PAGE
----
Venkatesan said most small businesses are still “confused” about recent government stimulus measures for the sector, such as the Rs 3 lakh-crore unsecured loans and the Rs 10,000 core fund of funds. for the injection of capital into MSMEs.
“There is definitely confusion – this is the kind of general message we get from small and medium businesses. The issue of channels (for disbursements) is extremely important and the guidelines are not yet fleshed out, ”said Venkatesan, adding that“ the vast majority of them are still in times of drought ”.
GAME, which highlighted the challenges MSMEs face in 5 states, said many small and medium-sized businesses are not planning to relaunch their businesses.
“Overall, I still think the realistic scenario is that a very large number of businesses don’t reopen. A big part of our goal is to understand how we can emerge a new generation of businesses, ”said Venkatesan.
On Tuesday, the All India Manufacturers’ Organization (AIMO) said nearly 35% of MSMEs and 37% of self-employed workers in India started going out of business because they see no prospect of recovery after the Covid lockdown. 19 pandemic.
In an investigative report released on Thursday, AIMO said more than 70% of MSMEs would downsize. The extent of the job losses would be clearer by the end of August, as most MSMEs are still unsure whether their workers will return, he said.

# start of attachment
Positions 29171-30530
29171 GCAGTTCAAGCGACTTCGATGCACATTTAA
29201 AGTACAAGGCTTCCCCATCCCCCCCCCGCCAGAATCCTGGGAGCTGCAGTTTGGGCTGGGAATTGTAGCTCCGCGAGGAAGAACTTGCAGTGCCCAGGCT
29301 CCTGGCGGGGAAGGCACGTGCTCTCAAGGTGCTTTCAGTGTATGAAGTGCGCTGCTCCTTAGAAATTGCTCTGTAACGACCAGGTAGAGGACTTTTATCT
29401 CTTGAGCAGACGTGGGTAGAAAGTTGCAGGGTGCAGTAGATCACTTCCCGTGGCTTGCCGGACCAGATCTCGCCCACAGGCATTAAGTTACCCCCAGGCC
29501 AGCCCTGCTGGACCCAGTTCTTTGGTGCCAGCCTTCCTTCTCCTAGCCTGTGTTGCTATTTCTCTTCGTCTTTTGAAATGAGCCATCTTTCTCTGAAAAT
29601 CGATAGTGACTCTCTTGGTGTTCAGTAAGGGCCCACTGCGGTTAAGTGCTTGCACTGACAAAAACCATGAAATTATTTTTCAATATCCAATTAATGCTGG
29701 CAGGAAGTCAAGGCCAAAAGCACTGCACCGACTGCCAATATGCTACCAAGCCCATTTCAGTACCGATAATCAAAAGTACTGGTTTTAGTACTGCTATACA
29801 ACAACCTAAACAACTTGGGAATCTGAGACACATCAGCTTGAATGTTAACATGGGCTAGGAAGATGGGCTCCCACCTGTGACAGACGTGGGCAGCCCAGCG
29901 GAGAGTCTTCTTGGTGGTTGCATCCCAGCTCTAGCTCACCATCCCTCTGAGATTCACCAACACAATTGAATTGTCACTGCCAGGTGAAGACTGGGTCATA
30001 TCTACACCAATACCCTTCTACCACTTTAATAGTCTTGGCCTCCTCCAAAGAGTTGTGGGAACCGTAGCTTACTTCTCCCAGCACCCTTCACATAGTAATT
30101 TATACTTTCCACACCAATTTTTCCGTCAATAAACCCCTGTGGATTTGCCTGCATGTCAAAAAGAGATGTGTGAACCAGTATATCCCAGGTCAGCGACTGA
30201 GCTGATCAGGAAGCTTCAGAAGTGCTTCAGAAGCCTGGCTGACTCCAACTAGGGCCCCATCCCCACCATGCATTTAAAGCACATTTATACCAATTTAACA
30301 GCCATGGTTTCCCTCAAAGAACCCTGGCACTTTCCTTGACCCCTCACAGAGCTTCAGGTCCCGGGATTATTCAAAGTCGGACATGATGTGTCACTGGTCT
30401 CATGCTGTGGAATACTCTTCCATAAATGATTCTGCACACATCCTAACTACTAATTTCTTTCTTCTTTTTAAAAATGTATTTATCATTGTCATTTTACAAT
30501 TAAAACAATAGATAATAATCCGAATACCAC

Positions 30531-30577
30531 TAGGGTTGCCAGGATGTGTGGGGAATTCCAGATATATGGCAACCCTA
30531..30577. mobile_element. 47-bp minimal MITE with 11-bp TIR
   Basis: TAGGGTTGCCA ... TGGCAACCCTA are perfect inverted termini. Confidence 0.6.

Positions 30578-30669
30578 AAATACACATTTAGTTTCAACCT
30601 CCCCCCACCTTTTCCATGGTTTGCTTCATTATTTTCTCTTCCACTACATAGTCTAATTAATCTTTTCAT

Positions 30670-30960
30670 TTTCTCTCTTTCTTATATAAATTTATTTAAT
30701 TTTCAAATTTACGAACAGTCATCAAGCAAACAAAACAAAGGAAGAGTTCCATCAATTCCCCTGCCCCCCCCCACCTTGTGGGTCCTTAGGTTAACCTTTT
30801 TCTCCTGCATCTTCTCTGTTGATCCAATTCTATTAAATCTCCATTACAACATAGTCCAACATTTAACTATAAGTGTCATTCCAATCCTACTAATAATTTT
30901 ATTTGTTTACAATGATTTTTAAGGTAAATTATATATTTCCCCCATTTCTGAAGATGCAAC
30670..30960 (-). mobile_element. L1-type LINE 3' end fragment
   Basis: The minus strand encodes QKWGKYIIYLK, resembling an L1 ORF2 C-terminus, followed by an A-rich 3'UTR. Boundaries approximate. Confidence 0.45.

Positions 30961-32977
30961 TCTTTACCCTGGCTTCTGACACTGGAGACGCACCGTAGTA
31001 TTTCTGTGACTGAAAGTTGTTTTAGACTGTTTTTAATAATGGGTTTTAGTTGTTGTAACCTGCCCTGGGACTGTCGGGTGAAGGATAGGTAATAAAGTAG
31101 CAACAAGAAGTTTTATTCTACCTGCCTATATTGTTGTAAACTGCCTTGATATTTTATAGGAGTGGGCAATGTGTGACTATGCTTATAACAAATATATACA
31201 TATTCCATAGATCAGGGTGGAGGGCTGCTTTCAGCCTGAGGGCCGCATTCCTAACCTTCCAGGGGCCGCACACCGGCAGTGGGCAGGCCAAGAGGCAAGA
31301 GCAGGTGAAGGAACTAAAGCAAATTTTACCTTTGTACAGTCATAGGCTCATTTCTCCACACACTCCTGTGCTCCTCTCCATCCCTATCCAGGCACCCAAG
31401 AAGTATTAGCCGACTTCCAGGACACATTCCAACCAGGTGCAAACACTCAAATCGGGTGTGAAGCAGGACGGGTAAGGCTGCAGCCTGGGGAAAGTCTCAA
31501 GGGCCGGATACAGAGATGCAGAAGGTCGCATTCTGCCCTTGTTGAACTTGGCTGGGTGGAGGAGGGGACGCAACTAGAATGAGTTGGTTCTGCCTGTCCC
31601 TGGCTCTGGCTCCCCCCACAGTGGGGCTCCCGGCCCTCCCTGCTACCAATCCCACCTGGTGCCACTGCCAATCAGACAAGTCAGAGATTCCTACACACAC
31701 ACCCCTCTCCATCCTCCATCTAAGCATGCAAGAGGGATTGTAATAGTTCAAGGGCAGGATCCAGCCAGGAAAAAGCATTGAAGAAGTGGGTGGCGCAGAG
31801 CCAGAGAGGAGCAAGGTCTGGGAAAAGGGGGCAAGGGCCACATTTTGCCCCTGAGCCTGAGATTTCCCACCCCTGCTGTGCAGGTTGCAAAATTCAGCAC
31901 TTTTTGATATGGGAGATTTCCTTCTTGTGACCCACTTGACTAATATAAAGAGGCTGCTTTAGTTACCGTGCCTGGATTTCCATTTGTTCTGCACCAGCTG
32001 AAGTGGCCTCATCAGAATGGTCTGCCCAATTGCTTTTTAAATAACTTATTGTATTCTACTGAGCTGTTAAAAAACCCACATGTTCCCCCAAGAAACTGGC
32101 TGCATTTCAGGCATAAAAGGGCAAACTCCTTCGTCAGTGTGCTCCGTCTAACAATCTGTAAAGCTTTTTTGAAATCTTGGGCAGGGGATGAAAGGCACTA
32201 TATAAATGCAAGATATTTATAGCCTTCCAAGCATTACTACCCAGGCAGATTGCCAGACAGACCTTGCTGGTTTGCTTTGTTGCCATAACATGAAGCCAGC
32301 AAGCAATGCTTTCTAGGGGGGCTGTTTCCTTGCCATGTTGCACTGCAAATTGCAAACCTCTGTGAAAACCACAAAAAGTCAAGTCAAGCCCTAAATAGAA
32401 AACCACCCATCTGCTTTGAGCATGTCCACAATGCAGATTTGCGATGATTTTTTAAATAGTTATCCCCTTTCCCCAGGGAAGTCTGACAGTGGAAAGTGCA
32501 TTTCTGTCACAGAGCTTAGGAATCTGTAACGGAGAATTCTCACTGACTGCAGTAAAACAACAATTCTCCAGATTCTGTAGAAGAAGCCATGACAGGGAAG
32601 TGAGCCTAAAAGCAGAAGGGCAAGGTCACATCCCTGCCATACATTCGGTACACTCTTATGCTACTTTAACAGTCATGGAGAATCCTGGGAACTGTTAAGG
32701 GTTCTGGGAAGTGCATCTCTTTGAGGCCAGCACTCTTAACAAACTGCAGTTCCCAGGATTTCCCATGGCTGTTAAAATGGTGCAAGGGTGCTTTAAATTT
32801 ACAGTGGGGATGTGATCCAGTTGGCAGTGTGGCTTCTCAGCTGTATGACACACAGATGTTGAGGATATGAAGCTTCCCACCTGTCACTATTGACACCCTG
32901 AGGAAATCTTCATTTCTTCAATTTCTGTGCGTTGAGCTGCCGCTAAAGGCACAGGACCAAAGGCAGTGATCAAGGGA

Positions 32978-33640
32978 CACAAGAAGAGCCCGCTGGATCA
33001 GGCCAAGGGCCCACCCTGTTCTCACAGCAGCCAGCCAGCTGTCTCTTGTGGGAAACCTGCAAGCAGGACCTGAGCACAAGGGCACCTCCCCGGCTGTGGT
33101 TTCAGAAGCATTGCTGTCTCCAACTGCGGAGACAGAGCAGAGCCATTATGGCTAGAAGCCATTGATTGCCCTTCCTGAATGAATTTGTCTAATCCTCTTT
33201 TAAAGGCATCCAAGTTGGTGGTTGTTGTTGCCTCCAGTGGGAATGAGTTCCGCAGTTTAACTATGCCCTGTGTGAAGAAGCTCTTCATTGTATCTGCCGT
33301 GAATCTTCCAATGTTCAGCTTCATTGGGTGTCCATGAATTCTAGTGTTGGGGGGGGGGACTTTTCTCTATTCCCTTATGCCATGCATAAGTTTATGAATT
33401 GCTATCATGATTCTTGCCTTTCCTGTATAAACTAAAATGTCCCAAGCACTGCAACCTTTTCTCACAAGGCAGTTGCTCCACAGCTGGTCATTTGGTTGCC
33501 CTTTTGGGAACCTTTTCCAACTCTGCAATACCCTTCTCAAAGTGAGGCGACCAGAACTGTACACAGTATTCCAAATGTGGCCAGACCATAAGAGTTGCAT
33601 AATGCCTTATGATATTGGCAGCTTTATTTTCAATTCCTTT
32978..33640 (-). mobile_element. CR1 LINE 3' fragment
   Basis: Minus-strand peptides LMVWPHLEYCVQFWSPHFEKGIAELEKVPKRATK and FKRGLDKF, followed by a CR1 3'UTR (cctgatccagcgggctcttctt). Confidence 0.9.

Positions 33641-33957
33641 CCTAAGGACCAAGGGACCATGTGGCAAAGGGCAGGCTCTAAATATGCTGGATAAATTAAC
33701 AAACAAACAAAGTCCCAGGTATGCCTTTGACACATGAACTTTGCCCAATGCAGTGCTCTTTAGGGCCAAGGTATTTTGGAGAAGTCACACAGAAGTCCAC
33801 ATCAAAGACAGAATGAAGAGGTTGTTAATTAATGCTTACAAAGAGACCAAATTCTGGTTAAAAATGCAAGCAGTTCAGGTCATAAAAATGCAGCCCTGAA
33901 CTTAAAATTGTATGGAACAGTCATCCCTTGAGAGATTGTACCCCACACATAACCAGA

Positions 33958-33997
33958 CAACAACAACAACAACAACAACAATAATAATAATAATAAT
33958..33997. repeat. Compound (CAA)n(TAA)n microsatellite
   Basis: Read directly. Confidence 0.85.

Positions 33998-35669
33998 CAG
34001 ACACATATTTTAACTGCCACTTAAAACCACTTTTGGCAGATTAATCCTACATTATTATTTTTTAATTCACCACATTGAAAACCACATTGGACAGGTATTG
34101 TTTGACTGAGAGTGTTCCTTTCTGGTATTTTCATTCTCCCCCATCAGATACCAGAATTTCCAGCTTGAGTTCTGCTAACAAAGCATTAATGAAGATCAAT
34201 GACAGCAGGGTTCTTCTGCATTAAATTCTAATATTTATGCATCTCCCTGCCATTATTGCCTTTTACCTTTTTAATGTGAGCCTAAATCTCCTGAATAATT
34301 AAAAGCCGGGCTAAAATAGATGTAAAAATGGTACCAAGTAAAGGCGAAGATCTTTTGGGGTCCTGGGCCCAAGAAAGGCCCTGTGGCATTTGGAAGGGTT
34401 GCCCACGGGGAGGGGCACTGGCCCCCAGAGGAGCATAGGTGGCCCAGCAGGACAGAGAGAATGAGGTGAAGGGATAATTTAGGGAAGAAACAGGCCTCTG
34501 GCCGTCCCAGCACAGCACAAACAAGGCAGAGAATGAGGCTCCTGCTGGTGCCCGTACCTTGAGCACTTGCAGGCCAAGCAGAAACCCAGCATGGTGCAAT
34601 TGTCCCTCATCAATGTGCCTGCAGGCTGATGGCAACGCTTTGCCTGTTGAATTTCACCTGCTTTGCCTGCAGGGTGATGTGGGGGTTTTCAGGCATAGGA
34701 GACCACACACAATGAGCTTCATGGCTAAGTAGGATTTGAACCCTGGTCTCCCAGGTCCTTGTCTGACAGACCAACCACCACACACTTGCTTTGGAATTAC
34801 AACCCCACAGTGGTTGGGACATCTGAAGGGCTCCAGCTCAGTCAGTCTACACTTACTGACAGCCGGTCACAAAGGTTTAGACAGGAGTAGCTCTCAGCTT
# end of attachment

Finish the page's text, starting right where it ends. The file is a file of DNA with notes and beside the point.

“In general, there is a great feeling of openness (on the part of the government) as they realize that they do not have all the answers. Much of the action is taking place at state and local level, ”said Venkatesan, adding that the Center“ has a big role to play ”.
“Stimulus, the reclassification of the MSME segment, these are important elements. But at the end of the day, what matters is what happens on the ground – how the money actually flows to MSMEs. One of the biggest challenges is how to improve the ease of doing business… ”
Some small entrepreneurs, according to GAME, are hoping to bounce back in four months, although they anticipate many challenges when it reopens.
“Many companies with a disproportionate share of migrant workers would struggle to meet their demand. There are more questions than answers now. People who have left the city are very traumatized, many of them may wonder if city life is worth it. It’s also possible that some of them will come back, ”Venkatesan said.